"At present, Bhante, the bhikkhus speak ill, and are unruly; they are impatient and slow to take on instructions."

"Formerly Kassapa, amongst the elder bhikkhus, there were those who lived in the wilderness (āraññikā ) and spoke in praise (vaṇṇavādina) of living in the wilderness; and they ate only from an alms bowl (piṇḍapātika) and praised living on alms food; and wore robes from rubbish heaps (paṃsukūlika ) and praised wearing such robes; and owned just three robes and praised living with only three robes; and were easily satisfied (appiccha) and praised being easily satisfied; and were contented and praised contentment; and were solitary (pavivittā) and praised solitude; and were individuals (asaṃsaṭṭha ) and spoke in praise of individuality; and exerted themselves (āraddhavīriya) and praised exertion (vīriya-ārambha) ."

"Bhikkhus who possessed such qualities where invited to sit by the elder bhikkhus. [They would say] 'come bhikkhu', and 'what is this bhikkhu's name?', and 'what a good bhikkhu indeed is he', and 'this is a bhikkhu who loves the training'."

"And the new bhikkhus would think [a bhikkhu with those qualities is really a bhikkhu, and the elder bhikkhus treat him with respect]. They would be on the path to being like that, and that would be for their welfare (hitāya) and happiness (sukkha) for a long time."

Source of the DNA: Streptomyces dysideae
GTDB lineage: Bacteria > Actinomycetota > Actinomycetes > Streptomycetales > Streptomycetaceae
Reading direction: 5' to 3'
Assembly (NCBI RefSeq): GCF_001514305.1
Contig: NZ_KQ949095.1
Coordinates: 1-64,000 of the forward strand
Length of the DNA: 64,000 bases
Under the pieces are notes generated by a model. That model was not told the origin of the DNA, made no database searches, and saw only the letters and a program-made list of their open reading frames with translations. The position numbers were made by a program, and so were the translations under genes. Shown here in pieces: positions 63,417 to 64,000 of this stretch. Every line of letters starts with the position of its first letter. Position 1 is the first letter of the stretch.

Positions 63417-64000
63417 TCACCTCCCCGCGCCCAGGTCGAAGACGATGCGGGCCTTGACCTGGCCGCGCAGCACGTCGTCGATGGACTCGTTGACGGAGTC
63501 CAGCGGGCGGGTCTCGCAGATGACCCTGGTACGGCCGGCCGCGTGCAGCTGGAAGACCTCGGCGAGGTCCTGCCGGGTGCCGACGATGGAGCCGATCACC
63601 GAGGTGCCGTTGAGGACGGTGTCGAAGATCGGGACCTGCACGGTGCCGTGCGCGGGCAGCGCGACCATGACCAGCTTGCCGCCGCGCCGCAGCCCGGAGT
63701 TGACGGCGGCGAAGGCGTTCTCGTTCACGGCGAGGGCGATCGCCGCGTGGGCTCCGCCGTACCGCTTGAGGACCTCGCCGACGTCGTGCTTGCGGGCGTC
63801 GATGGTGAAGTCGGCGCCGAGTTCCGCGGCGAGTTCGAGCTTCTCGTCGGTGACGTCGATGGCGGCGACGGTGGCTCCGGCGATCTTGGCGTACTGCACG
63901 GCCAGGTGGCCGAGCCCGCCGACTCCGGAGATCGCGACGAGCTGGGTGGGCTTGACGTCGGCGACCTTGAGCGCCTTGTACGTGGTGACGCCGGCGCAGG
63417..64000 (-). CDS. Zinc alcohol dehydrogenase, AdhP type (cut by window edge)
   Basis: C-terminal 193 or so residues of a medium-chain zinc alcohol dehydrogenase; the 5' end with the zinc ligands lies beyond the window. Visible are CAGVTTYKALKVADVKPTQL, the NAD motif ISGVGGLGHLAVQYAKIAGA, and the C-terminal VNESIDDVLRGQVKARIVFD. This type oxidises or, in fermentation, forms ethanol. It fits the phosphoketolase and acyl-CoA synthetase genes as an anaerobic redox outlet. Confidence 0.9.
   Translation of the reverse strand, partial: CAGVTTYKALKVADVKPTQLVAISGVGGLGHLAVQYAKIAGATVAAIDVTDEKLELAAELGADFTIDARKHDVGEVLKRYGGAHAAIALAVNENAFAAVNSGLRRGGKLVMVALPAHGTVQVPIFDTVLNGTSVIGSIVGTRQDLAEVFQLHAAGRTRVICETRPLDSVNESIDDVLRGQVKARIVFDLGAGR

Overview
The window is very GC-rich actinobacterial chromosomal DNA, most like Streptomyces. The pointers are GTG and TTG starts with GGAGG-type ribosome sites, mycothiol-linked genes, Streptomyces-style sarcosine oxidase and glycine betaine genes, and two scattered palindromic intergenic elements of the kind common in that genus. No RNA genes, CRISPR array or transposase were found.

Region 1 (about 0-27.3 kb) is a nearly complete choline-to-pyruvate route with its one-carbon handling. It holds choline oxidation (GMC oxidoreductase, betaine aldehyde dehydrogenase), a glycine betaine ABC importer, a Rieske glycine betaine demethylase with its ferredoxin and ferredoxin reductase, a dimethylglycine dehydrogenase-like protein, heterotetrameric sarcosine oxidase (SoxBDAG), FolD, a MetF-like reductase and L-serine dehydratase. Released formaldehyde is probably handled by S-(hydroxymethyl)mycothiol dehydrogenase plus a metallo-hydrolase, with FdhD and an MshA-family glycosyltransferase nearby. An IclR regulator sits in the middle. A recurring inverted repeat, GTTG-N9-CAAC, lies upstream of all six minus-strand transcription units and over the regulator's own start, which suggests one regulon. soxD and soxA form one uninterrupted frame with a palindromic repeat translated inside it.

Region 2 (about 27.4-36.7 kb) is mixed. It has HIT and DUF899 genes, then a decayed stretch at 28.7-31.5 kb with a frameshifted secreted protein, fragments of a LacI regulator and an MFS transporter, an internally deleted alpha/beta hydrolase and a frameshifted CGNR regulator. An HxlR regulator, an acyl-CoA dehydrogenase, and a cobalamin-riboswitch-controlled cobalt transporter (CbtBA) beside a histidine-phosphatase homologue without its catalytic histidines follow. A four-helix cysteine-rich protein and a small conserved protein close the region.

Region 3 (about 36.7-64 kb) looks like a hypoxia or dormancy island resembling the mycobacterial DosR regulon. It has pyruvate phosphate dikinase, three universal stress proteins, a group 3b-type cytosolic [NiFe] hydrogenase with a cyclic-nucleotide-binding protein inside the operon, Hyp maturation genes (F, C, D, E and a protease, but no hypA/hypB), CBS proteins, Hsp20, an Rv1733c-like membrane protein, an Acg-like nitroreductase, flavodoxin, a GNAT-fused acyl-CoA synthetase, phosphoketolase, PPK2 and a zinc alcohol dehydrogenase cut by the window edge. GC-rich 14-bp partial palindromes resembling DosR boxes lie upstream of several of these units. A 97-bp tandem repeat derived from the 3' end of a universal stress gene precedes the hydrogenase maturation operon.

"But now, Kassapa, the elder bhikkhus are not like that."

"Now he is [thought to be] a bhikkhu who is known, famous, a recipient of the requisites of robes, alms bowl, lodging, medicine and support when ill. Him the elder bhikkhus invite to sit. [They would say] 'come bhikkhu', and 'what is this bhikkhu's name?', and 'what a good bhikkhu indeed is he', and 'this is a bhikkhu who loves the brotherhood '."

"And the new bhikkhus would think [a bhikkhu with those qualities is really a bhikkhu, and the elder bhikkhus treat him with respect]. They would be on the path to being like that, and that would be for their harm (ahitāya) and unhappiness (dukkha) for a long time."

"Of [the famous recipient of requisites] one speaking rightly might say: 'the celibate practitioner is oppressed by the misfortunes of a celibate practitioner, is overcome by what overcomes a celibate practitioner.'"

Comments on the text and translation